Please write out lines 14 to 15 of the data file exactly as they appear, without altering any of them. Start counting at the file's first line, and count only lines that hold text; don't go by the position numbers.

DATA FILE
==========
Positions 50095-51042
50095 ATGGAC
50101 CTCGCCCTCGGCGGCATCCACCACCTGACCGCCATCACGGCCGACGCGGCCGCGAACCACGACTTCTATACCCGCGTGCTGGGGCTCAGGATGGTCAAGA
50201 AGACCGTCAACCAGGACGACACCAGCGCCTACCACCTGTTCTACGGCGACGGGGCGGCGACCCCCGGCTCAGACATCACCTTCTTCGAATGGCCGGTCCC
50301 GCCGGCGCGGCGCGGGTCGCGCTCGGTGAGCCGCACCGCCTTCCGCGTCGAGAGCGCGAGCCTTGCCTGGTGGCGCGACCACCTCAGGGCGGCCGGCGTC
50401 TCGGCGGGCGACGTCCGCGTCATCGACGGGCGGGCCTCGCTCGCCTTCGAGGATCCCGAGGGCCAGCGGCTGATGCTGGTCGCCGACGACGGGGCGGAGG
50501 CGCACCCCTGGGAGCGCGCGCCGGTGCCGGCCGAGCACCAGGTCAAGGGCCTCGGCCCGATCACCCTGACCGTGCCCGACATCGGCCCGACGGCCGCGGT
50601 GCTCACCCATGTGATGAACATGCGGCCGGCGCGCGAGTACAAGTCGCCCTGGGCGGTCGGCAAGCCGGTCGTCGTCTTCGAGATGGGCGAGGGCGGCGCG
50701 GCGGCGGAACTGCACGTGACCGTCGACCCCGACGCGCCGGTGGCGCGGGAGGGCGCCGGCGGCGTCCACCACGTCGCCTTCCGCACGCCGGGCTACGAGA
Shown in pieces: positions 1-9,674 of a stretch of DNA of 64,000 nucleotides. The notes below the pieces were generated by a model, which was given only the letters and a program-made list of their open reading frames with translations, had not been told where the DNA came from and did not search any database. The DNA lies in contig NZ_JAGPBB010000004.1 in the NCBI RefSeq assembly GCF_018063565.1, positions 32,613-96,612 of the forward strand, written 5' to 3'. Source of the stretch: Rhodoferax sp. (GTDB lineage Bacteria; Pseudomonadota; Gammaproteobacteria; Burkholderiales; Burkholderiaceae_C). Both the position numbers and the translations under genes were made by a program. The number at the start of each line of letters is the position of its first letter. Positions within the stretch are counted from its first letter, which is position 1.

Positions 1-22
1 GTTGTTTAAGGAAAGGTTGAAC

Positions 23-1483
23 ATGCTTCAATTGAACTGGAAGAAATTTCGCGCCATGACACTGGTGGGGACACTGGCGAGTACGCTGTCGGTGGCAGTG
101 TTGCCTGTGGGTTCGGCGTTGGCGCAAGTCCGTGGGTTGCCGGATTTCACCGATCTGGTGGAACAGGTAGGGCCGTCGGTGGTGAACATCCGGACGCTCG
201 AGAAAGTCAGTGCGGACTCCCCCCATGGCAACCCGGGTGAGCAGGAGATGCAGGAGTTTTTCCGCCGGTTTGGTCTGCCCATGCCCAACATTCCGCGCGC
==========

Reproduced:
23 ATGCTTCAATTGAACTGGAAGAAATTTCGCGCCATGACACTGGTGGGGACACTGGCGAGTACGCTGTCGGTGGCAGTG
101 TTGCCTGTGGGTTCGGCGTTGGCGCAAGTCCGTGGGTTGCCGGATTTCACCGATCTGGTGGAACAGGTAGGGCCGTCGGTGGTGAACATCCGGACGCTCG